3D mammography can help to detect breast cancer in its early stages.
With improved image quality, Digital Breast Tomosynthesis (DBT) will allow your radiologist and consultant to detect small breast cancers with greater accuracy.
Breast cancer affects one in eight women in the UK, according to the charity Breast Cancer Care, with 81% of cases occurring in women over the age of 50. Younger women may also have this test if they have found a lump, and breast cancer runs in their family. Digital Breast Tomosynthesis (DBT), otherwise known as 3D mammography, can help detect breast cancer faster in its early stages. With improved image quality, DBT will allow your radiologist and consultant to detect small breast cancers with greater accuracy.
Breast tissue is made up of glandular, fibrous and fatty elements and some women have lots of fibrous and glandular material in the breast and very little fat. This increases the breast density and can make conventional mammograms difficult to interpret and therefore less precise. Women in their 20s, 30s and 40s often have naturally dense breast tissue. As women get older, those whose breast tissue remains dense seem to have a moderately increased risk of breast cancer, which is independent of other breast cancer risk factors.
Digital Breast Tomosynthesis has now been investigated in the UK and several European Breast Units. The addition of DBT increased the invasive cancer detection rate by as much as 40% and fewer women were recalled for unnecessary biopsies
If you decide to have a 3D mammogram with us, you’ll be cared for by an experienced multi-disciplinary team who understands what you’re feeling and are dedicated to your wellbeing.
Are there any risks?
The scan will include a 2D mammogram at the start. By having a 2D mammogram as well as Digital Breast Tomosynthesis, this effectively doubles the radiation dose received by the breasts. However, we all live with natural or ‘background’ radiation, which is present in our environment. A standard 2-view mammogram is estimated to be equivalent to seven weeks of background radiation or a long-haul flight to Australia and back. So, the risk of the mammogram X-rays directly causing a breast cancer is extremely low.
Our patients are at the heart of what we do and we want you to be in control of your care. To us, that means you can choose the consultant you want to see, and when you want. They'll be with you every step of the way.
All of our consultants are of the highest calibre and benefit from working in our modern, well-equipped hospitals.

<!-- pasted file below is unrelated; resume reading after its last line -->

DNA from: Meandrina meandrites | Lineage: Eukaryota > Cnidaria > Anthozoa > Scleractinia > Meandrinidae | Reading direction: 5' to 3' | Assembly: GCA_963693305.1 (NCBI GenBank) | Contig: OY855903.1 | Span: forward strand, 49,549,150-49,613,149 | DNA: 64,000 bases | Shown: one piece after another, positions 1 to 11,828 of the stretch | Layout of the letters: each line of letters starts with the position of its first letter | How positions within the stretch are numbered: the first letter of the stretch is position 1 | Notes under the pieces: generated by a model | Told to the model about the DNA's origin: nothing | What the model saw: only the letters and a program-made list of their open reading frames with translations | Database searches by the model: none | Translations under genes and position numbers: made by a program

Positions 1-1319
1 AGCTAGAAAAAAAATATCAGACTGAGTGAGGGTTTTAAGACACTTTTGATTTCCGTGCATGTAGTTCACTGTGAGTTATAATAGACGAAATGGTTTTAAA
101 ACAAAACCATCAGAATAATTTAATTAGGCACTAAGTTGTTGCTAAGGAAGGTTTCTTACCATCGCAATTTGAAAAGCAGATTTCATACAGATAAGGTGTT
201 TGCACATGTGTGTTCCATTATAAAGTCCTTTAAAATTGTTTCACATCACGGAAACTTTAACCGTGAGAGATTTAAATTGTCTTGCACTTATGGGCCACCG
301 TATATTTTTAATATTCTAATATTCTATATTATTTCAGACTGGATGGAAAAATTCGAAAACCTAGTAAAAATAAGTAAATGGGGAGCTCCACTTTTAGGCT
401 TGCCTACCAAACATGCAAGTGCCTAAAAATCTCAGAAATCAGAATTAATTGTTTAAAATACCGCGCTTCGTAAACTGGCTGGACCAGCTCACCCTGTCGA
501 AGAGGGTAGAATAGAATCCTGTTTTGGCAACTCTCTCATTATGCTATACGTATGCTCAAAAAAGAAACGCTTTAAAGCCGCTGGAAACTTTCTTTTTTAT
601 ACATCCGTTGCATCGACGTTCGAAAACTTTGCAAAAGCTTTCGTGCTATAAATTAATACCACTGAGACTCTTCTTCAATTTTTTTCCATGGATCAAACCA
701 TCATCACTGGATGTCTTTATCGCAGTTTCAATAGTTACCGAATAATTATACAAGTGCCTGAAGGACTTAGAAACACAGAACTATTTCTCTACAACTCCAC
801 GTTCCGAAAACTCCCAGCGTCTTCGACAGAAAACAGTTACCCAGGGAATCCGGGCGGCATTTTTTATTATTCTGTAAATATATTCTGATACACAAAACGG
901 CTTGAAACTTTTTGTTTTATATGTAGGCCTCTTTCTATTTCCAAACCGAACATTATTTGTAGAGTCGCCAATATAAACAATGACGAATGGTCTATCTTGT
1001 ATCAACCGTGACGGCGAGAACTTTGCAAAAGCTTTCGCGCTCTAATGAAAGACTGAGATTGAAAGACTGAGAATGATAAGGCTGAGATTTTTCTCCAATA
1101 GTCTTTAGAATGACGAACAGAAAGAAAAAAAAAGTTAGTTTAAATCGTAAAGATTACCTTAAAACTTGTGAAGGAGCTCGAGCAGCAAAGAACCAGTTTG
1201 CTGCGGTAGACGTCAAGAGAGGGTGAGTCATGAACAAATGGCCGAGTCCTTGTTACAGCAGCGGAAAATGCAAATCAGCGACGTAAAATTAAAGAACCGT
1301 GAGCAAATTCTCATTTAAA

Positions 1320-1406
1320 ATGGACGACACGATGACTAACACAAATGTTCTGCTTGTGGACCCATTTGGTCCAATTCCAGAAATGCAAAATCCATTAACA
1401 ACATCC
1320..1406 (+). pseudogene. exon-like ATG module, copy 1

Our consultants have high standards to meet, often holding specialist NHS posts and delivering expertise in complex sub-specialty surgeries. Many of our consultants have international reputations for their research in their specialised field.
You will have a formal consultation with a healthcare professional. During this time you will be able to explain your medical history, symptoms and raise any concerns that you might have.
We will also discuss with you whether any further diagnostic tests, such as scans or blood tests, are needed. Any additional costs will be discussed before further tests are carried out.
We've tried to make your experience with us as easy and relaxed as possible.
For more information on visiting hours, our food, what to pack if you're staying with us, parking and all those other important practicalities, please visit our patient information pages.
Our dedicated team will also give you tailored advice to follow in the run up to your visit.
We understand that having a 3D mammogram can potentially be a time of anxiety and worry. Our experienced and caring medical staff will be there for you, holding your hand, every step of the way.
During the procedure, your radiographer will position your breast in a mammography unit. Your breast will be placed on a special platform and compressed with a paddle. This is necessary so all the breast tissue can be X-rayed. The radiographer will then walk behind a screen and activate the machine.
The system works by creating a 3-dimensional picture of the breast with X-rays. This improves the accuracy of mammography by reducing the inevitable overlap of breast tissue in which small masses and distortions can be hidden. These architectural changes, which may indicate a cancerous process, become much more visible on the tomosynthesis images.
Your consultant and radiologist will look at the pictures and will determine the best course of follow-up action as provided by the national diagnostic system for reading mammogram - provided by BI-RADS, or the Breast Imaging Reporting and Database System. The system categorises lumps from zero to six and details the next course of action for each category - whether additional investigations are needed such as more imagery, a biopsy or regular screening. Your consultant will discuss this with you during your appointment.
The whole procedure will take around 30 minutes.
We take an integrated approach so we can organise any other breast care that you may need after your mammogram.
We are committed to delivering excellent individual care and customer service across our network of hospitals, clinics and specialist care centres around the UK. Our dedicated and highly trained team aim to achieve consistently excellent results. For us it's more than just treating patients, it's about looking after people.
The treatment described on this page may be adapted to meet your individual needs, so it's important to follow your healthcare professional's advice and raise any questions that you may have with them.
We're located in Kent four miles southeast of Penshurst Place, the historic house once owned by King Henry VIII.
Main Switchboard: 01892 740 047
Self-pay treatment enquiries: 01892 741 150
COVID-19 testing or antibody tests are not available as a standalone service at Spire Tunbridge Wells Hospital.